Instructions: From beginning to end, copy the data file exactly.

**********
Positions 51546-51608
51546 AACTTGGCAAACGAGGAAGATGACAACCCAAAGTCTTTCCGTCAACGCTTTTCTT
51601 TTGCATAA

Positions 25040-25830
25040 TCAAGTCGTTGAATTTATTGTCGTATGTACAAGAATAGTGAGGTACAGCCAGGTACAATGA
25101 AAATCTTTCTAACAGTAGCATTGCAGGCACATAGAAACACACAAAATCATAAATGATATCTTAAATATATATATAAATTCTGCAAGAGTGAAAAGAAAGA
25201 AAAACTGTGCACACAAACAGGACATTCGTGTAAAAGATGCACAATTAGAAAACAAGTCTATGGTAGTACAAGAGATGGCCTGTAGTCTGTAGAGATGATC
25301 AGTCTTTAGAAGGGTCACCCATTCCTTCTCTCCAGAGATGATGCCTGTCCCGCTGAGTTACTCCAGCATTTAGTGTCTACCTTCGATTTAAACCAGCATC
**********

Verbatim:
Positions 51546-51608
51546 AACTTGGCAAACGAGGAAGATGACAACCCAAAGTCTTTCCGTCAACGCTTTTCTT
51601 TTGCATAA

Positions 25040-25830
25040 TCAAGTCGTTGAATTTATTGTCGTATGTACAAGAATAGTGAGGTACAGCCAGGTACAATGA
25101 AAATCTTTCTAACAGTAGCATTGCAGGCACATAGAAACACACAAAATCATAAATGATATCTTAAATATATATATAAATTCTGCAAGAGTGAAAAGAAAGA
25201 AAAACTGTGCACACAAACAGGACATTCGTGTAAAAGATGCACAATTAGAAAACAAGTCTATGGTAGTACAAGAGATGGCCTGTAGTCTGTAGAGATGATC
25301 AGTCTTTAGAAGGGTCACCCATTCCTTCTCTCCAGAGATGATGCCTGTCCCGCTGAGTTACTCCAGCATTTAGTGTCTACCTTCGATTTAAACCAGCATC